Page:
Medical treatments for anorexia are available in most hospitals across the United States. In general, comprehensive medical treatment involves weight restoration, motivational treatment strategies, and education for both the patient and the family. A discharged patient commonly goes home accompanied by physicians, a psychiatrist or psychologist who knows the disorder well, and a registered dietitian that can help keep track of the food intake of the patient (Andersen et. al. 2005).
Patients are also under continuous observation, and as such they are required to come back to hospitals or clinics for follow-up check-ups. Regular meet-ups with doctors are required in order to monitor the patient’s weight gain or loss, including his or her bodily nutrient. Results of these regular check-ups need to be well-coordinated to other clinicians involved in the patient’s case. However, even with the effectiveness of out-hospital setting, it is still advised that positive progress is more likely t be achieved in an in-hospital setting (Andersen et. al. 2005).
Available Therapies Other than Medical treatments, there are also therapies made available for people with anorexia nervosa. A therapy that is showing positive progress these days is called the Maudsley Method. Developed by Doctors Christopher Dare and Ivan Eisler, the therapy includes family as its main focus and point of improvement. Unlike other treatments which exclude family, the Maudsley therapy use the family to encourage patients, especially the adolescents, to face whatever fears and confusion they have on adolescence, which led them to the development of anorexia (Lock 2001).
Studies support this idea as facts point that eating problems commonly emerge as a response in changes like fat accumulation during the puberty stage. Other related events are teasing and pressure from peers, inability to discuss issues with parents and acculturation to the Western values. It is believed that through the therapy, the patients will gradually understand what seems to have confused them and finally be able to give up starvation (Lock 2001). Before the patient goes through this therapy, the family is first briefed, warned about the dangers of their child succumbing to the illness.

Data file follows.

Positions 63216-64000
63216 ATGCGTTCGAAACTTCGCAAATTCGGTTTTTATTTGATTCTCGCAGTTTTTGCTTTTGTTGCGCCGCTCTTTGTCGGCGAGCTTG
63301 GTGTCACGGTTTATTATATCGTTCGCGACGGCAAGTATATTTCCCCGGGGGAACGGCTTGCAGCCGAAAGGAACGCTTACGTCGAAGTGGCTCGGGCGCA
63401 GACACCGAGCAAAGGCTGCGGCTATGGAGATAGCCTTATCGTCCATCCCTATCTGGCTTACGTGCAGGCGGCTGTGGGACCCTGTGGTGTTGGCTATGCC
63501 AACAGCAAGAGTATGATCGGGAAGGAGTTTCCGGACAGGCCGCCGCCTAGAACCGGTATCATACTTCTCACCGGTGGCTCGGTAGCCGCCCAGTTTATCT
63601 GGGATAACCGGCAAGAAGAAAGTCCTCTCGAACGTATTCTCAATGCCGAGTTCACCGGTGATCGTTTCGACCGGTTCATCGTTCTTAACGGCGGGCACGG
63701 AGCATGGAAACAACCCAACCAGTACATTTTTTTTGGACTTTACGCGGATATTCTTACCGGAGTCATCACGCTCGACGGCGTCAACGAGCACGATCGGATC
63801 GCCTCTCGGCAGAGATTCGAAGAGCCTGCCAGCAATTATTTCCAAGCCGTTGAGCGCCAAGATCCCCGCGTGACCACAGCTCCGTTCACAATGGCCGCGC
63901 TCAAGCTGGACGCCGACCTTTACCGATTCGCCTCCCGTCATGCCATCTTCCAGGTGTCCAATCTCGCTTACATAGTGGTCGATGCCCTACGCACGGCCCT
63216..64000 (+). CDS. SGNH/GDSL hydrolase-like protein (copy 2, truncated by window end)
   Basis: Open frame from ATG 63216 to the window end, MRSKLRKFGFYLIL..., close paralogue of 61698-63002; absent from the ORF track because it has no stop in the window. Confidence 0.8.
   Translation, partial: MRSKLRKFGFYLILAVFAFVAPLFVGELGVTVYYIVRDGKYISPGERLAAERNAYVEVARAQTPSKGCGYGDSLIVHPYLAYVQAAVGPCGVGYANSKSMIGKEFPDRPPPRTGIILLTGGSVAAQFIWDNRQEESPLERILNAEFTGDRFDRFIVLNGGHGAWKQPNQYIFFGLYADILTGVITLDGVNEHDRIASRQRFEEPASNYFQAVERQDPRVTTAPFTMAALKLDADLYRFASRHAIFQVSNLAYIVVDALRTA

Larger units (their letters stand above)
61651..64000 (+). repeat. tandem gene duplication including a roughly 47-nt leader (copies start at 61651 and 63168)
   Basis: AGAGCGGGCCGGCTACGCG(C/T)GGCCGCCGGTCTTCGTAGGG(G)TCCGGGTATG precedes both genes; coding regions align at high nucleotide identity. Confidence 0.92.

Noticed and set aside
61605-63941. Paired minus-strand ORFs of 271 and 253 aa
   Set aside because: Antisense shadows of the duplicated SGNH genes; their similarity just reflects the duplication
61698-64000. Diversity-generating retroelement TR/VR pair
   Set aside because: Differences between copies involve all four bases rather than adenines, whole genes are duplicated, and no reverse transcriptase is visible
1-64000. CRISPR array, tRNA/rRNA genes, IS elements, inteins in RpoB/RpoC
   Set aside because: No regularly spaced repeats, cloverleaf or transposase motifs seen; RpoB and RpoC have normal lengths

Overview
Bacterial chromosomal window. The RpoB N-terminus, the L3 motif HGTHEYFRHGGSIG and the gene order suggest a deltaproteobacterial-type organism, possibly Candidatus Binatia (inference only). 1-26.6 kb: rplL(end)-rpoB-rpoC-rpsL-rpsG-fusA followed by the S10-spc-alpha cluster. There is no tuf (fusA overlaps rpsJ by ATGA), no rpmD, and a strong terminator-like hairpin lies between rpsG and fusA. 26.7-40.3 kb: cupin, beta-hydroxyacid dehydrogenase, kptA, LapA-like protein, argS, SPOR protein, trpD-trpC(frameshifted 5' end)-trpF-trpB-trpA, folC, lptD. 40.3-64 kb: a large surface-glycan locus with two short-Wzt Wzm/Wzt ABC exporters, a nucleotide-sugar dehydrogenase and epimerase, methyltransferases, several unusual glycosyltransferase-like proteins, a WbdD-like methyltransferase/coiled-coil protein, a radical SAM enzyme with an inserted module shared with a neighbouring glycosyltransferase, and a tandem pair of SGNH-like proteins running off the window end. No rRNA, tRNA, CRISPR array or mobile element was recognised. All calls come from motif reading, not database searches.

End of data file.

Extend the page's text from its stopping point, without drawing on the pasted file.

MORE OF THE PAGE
As this may also cause anxiety to the parents, counseling for acceptance, and communication of support is also done. In this way, the parents may successfully convince their child to give up previous beliefs, which have led to the development of the disorder (Lock 2001). In this method, the family which is also believed to be a factor for the development of anorexia nervosa, is used as a tool for rehabilitation. Aside from the family and the medical society, history, and culture may also help in the treatment of this seemingly adolescent epidemic.
There are also ways in which culture can change what may have been a product of its modernization. Culture, Society, and History As previously mentioned, there was a time in history when thin women were considered ugly and poor. They were believed to be unsuitable for marriage because their form may not be able to support childbearing. However, as modernization emerged in history, the society’s culture changed. Body fats, especially for women, became undesirable and being thin became the ideal (Thompson 1996). Today’s culture is permeated with thin men and women.
Size zero movie actresses are the ones favored by fans and a size two is already considered fat. Fat men play loser roles and muscled-physique guys are commonly the heroines. Models dressed in the most fabulous fashion of today are anorexic, almost dried up, skinny women. They are said to be today’s women of power, but power cannot possibly come from a deteriorating health (Hall 2007). As such, culture, society, and history responded to the call for a comprehensive treatment for the disorder that followed the trend.
The Spanish fashion designing and modeling icons were the ones who prompted the call to ban skinny models from walking the ramp. The Spanish fashion authorities no longer wanted to see sickly-looking models on the ramp on their biannual fashion celebration. This was their way of rebelling against anorexia, a treatment hoped to encourage both men and women, young and old to live with fuller body sizes and weight that is well-proportioned to their height (Hall 2007).
Unlike the therapy where the family and loved ones are the ones to push the patients to wellness, painting a new picture of the perfect man and woman is the solution that the society and culture proposed. Through endorsing the women with more flesh than bones is better as compared to dead-skinny ones. A line of full-bodied women looking fabulous in trendy clothes that used to fit only anorexics is used to make patients believe that even with increased body mass, they may still look beautiful.
This may hearten them and somehow push them to quit restricting themselves from eating (Hall 2007). The pursuit to completely ban corpse-thin women in the fashion and entertainment scene is continued until today. Paris and New York, the fashion capitals of the world, are on its way to drafting laws against skinny models as it encourages the drive against eating disorders. Both are now pushing for men and women with bodies curved by ample fat in the right places (Hall 2007).